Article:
Moderation Methods vs Censorship Claims

One of the major points of contention in the Bitcoin community these days revolves around claims of censorship on popular Bitcoin forums. The counterargument to such claims is that moderation is simply not censorship. I believe that both claims have some validity; let’s delve deeper into them.

Bitcoin Forum History

I speak from personal experience here, as someone who has had a handful of my posts removed from /r/bitcoin, been attacked by trolls on a variety of subreddits, been banned from /r/buttcoin for posting inconvenient facts, and was once a moderator of a Bitcoin subreddit (/r/bitcoinxt.)

My thesis is that Bitcoin is a living protocol that is evolving as humans work to form new points of consensus around what Bitcoin should be. As such, humans should be free to discuss any aspect of Bitcoin and any proposal for modifying aspects of the protocol. My first brush with heavy-handed moderation was when Bitcoin XT was gaining traction:

A few days later I received an explanation for why a post I made about hashpower signaling was removed. Unfortunately, I couldn’t comprehend the logic that a proposed protocol change is necessarily an alt-coin, given that Bitcoin is whatever set of rules humans decide to agree upon. I’m quite confident that there will be a future version of Bitcoin that is by (some) definition an alt-coin.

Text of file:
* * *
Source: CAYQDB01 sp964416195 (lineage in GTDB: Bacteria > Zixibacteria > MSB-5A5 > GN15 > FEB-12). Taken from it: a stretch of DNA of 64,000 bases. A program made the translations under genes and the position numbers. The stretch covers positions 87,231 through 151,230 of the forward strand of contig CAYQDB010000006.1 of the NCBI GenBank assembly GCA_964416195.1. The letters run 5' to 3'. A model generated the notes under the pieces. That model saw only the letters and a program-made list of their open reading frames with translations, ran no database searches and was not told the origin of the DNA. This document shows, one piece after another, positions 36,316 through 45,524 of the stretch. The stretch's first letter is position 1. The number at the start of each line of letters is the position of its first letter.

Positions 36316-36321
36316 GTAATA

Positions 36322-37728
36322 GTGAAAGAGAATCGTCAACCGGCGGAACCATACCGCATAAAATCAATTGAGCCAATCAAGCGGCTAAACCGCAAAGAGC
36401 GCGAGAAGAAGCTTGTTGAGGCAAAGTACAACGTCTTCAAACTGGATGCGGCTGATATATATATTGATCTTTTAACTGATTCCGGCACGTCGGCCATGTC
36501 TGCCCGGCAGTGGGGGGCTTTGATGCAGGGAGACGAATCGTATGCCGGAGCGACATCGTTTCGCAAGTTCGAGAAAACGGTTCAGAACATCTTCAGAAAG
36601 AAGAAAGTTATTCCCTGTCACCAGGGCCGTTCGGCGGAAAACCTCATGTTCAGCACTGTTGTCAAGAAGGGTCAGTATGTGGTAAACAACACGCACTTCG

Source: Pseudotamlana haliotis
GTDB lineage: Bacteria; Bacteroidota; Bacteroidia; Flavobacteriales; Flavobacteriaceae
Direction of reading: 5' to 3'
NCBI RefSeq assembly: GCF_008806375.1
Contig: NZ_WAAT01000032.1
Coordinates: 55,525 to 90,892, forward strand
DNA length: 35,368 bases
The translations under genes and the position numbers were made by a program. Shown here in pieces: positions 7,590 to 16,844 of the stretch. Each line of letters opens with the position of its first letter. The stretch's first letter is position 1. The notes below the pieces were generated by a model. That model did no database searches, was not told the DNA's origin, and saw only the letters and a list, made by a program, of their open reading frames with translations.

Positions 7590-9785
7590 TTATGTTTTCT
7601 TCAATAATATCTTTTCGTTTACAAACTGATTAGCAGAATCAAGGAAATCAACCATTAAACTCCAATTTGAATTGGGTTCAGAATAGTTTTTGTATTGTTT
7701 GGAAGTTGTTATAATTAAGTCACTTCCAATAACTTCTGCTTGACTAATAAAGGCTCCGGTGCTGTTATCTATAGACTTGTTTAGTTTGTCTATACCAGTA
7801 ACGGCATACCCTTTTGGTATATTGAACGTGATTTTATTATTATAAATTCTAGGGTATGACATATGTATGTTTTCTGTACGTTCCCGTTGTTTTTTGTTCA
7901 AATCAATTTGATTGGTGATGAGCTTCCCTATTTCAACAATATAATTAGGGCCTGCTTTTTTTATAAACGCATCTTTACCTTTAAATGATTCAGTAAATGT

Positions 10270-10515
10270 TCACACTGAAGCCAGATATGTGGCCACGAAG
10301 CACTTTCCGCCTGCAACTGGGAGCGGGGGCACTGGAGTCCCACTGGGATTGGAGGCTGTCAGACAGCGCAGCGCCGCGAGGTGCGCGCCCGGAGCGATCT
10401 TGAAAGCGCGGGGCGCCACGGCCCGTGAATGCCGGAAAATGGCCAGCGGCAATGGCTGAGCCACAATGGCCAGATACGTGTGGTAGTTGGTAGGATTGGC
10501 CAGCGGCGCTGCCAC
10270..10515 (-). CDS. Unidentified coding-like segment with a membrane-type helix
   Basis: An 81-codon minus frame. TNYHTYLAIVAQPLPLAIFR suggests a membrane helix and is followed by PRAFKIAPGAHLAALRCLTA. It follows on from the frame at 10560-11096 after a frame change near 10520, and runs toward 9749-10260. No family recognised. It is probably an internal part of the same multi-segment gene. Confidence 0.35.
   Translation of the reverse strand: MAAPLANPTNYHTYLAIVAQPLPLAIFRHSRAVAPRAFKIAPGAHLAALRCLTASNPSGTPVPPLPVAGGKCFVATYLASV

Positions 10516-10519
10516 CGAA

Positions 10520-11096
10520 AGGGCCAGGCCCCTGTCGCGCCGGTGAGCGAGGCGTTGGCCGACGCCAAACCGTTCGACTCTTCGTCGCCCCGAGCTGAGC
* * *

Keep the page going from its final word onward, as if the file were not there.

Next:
It went a bit downhill from there as further changes were implemented by moderators.

More recently, one of my comments was removed because it was in reference to the head /r/bitcoin moderator “Theymos.”

The cherry on top was when it was revealed that mentions of censorship are blacklisted by /r/bitcoin’s Automoderator:

If you have plenty of free time and want to learn more of the dramatic details behind the events that have led to this current state of affairs, you can read:

Freedom Of Speech

Let’s be clear: it’s true that users don’t have a “right to free speech” when posting content onto servers that are someone else’s private property. Given that online speech restriction is only applicable to citizens of countries that guarantee the right to free speech, this is a moot point anyway since we’re approaching this from a global perspective. Also, when a user creates an account with an online service, they are voluntarily agreeing that their speech may be restricted. Thus, any arguments claiming that users have a right to post whatever they want onto sites that are not owned by them are fallacious. However, let’s dig a bit deeper past a user’s legal rights and look at the morality of speech suppression.

If a moderator decides to blackhole someone’s post without even notifying them, they are steering the conversation by deciding which content is acceptable. On the flip side, they are also, in a sense, stealing the user’s time by erasing their efforts. I, as a user, have an expectation that people in the community will be able to read the content I wrote and respond to it if they find value in doing so.

It’s true that the user can always post their content to some other site or even use another medium of communication. Copying content takes relatively little time and effort in the Internet Age. However, if the “moderation” is occurring without the knowledge of the user, they won’t even be aware of the need to find an alternate discussion forum. As such, their content will never have a chance to flourish.